A British weapon’s inspector was found dead in the woods after he slashed his wrist. For the past few weeks, he was entangled with a controversy about the war in Iraq.
On Monday, a Hyundai executive leaped to his death from the 12th floor. He was on trial for allegedly paying off North Korea $100 million to agree to a 2000 summit between North and South Korea.
In both urban and rural areas, many more suicide cases do not go unnoticed. Through local papers and the town’s rumor mills, suicide becomes a sad tale and a mystery.
Recent studies have shown the correlation between suicide and serotonin deficiency in the brain. Moreover, the presence of significant stress has far-reaching consequences especially if such stressor, such as legal entanglements, results in profound hopelessness and depression. Frequently, when there is no immediate resolution to the problem, suicide becomes an attractive escape.
It then becomes obvious that suicide is not only a medical disorder but a psychosocial issue. It is more than just a manifestation of emotional distress. It is a complication of an unresolved state of affairs.
There is no question that suicide is devastating to everyone. I have seen loved ones grapple with the pain of the loss and shame associated with the manner of death. Pain and grief among relatives persist for months despite efforts to feel better though counseling and medication.
Suicide prevention is as much a science as it is an art. Although applying scientific psychotherapeutic techniques can be effective, the gentle art of dealing with the suicidal person makes all the difference.
Having stated these, if clues of suicidal behavior can be recognized early and sources of stress addressed immediately, then the risk of suicide can be reduced. The issue of early recognition and remedy therefore becomes crucial. The CARE approach can help loved ones cope.
The CARE Approach is a practical four-step process that a person can use in dealing with a disorder such as suicidal behavior and depression. This approach emphasizes early recognition and intervention. The early process includes the following:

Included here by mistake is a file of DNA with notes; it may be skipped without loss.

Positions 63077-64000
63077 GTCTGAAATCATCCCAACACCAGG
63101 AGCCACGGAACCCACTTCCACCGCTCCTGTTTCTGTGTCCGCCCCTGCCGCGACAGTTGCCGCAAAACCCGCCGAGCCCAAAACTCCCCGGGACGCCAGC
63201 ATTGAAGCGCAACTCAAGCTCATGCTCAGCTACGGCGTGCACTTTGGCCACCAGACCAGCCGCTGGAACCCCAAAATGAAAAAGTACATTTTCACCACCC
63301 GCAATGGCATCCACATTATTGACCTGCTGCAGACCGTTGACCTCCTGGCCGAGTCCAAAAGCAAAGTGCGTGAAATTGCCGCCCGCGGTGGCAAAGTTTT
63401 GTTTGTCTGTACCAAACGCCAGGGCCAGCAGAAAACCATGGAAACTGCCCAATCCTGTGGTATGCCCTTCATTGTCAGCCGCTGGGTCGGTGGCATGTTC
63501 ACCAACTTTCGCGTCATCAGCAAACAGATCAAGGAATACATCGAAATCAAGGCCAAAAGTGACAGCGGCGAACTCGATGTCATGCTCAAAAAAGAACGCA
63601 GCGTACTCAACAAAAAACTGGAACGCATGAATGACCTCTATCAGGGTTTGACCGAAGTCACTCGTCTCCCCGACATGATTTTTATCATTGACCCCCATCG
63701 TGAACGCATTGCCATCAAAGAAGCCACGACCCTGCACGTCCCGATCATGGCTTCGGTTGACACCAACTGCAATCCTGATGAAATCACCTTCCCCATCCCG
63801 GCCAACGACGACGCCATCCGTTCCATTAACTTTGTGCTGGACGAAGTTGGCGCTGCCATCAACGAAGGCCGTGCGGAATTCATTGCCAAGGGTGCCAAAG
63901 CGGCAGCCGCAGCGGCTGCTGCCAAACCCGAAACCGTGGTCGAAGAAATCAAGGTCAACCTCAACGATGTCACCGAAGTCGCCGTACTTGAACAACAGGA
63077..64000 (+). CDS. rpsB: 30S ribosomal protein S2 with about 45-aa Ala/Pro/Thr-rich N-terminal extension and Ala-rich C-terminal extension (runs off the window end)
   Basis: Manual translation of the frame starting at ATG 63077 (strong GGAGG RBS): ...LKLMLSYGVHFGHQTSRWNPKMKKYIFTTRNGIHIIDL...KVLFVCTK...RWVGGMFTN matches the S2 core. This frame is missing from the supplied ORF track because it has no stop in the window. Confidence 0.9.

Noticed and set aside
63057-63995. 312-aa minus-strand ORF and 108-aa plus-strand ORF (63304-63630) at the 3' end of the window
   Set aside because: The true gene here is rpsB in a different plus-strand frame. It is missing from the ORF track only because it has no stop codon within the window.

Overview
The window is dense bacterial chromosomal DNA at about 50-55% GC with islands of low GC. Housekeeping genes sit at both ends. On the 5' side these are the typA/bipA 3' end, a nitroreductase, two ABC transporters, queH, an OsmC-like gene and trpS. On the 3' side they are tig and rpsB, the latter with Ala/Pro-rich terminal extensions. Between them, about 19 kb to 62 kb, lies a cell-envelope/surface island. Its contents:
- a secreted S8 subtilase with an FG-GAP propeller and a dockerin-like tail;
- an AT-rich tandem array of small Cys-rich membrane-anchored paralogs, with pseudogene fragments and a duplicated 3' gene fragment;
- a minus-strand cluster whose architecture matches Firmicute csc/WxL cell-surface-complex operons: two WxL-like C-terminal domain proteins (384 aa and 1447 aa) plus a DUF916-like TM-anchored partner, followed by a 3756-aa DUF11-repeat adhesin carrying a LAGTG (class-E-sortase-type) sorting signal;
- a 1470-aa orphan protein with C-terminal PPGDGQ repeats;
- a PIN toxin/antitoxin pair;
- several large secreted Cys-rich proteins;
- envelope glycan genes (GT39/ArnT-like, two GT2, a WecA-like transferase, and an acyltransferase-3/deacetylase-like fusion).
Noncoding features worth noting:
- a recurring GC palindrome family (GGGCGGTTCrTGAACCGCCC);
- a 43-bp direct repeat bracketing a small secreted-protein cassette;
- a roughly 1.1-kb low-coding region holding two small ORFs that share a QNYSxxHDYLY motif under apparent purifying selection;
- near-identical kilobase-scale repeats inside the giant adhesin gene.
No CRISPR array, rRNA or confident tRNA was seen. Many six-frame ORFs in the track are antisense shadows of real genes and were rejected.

Suicide, like any medical disorder, does not happen instantly or “out of the blue.” Usually, it is preceded by emotional turmoil such as depression, agitation, significant anxiety, impulsivity, feelings of hopelessness and helplessness.
Look for outward sign that shows deviation from the person’s usual self. Observe any changes in functioning. Is the person less motivated to work? Does the person prefer to stay in bed and withdraw from friends and family members? Check also for any physiologic changes such as inability to sleep, eat, and concentrate.
Watch out for complications once you know that your loved one is in distress. Be aware of any changes such as suicidal and homicidal behavior and aggression. If not showing actual destructive behavior, ask for any thoughts of death or wanting to die or to kill.
Inquiring about the presence of suicidal or homicidal thought will not push your loved one to act destructively. In fact, your loved one might be encouraged to disclose more information and to express well-kept emotions.
Early intervention requires you to first accept or acknowledge that a problem exists and the urgent need to address it. Being in denial can only make matters worse. Denial interferes in recognizing on-going problem.
Assist in addressing your loved ones pressing issues. Offer to provide some financial support or to contact appropriate government agencies. For someone in legal trouble, suggest obtaining the advice of a good lawyer.
Be available and supportive. Reassure your loved ones that you will be in their side no matter what. Let them talk about their worries and travails. Provide a listening ear. Avoid arguments and criticisms. Show empathy.
Be alert for signs of destructive behavior such as wrist slashing, overdosing, verbalizing death, agitated behavior, writing or changing a will, and giving away properties. If your loved one is in distress, clarify if one has entertained destructive thoughts.